After setting up a company, hiring employees may be the next task on your to-do list. As an employer, it is important to be aware of the do’s and don’ts of recruitment in Singapore. In this article, we will cover the key labour laws, recruitment practices in Singapore as well as hiring guidelines.
What is the Singapore Employment Act?
The Singapore Employment Act is the main labour law that spells out the terms and conditions of recruitment, as well as the rights, duties and responsibilities of employers and employees.
Who is Covered Under the Singapore Employment Act?
All local and foreign employees under a contract of service with an employer are covered under the Act, whether or not your employee is employed on a full-time, part-time, temporary or contract basis.
In addition, part-time employees (i.e. employees who work less than 35 hours a week) are covered by the Employment of Part-Time Employees Regulations, while foreign employees holding a work pass are also covered by the Employment of Foreign Manpower Act.
Who is Not Covered Under the Employment Act?
Seafarers, domestic workers and civil servants (or statutory board employees) are not covered under the Act. Hence, terms and conditions of their employment will be as per their agreed-upon employment contract.
What is Part IV of the Singapore Employment Act and who Does it Cover?
Part IV of the Singapore Employment Act, which provides for rest days, hours of work and other conditions of service, applies to most employees and does not cover managers or executives. (Managers and executives are defined as employees with executive and supervisory functions, who can make decisions on issues such as recruitment, discipline, termination of employment and performance assessment, etc.)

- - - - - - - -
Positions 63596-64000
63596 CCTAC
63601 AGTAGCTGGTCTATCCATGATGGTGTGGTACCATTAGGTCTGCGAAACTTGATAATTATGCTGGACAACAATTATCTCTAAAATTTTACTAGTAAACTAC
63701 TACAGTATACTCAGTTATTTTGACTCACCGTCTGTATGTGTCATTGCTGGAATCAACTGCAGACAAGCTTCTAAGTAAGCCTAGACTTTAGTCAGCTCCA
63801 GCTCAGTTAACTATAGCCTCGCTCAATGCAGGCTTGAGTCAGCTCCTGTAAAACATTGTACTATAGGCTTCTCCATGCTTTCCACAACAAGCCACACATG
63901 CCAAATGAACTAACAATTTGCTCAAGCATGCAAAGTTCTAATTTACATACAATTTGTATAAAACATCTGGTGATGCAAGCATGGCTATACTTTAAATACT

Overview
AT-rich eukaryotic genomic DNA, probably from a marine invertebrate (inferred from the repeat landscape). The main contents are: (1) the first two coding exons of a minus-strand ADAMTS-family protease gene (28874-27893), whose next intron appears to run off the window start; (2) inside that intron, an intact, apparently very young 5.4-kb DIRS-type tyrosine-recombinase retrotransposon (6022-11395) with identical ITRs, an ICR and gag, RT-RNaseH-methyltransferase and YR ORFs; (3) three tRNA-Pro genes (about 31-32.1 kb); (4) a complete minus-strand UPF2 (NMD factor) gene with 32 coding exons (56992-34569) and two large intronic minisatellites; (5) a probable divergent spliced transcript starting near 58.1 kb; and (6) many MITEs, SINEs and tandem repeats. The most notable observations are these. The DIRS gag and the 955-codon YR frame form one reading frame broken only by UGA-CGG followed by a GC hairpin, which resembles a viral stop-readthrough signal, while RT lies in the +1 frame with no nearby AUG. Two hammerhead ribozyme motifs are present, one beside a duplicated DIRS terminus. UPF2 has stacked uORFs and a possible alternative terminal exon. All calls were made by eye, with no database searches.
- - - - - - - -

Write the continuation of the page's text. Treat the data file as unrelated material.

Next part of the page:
In general, employees in Singapore are not required to work more than 6 consecutive hours without a break. If longer hours are required, breaks must be provided. Employees usually work for 44 hours a week. Employees are not allowed to work more than 12 hours a day, except for urgent work or work that is essential to the community, national defence or security.
What Should Go into an Employment Contract?
If your employee is covered under the Employment Act, your contractual terms should abide by the requirements under the Act. Key components of a contract include the (i) appointment position, (ii) duration of contract, if applicable, (iii) date of employment commencement, (iv) remuneration package, (v) hours of work, (vi) employee benefits, (vii) probation clause, if applicable, (viii) code of conduct and (ix) termination clause.
What are my Obligations as an Employer?
Apply for work passes or permits
If you wish to employ foreign employees, they must hold a valid work pass or permit before starting work. For an overview of the different types of work passes or permits, click here.In general, there are three main groups of foreign employees:
- Skilled professionals (such as doctors, engineers etc.), who are issued with an Employment Pass.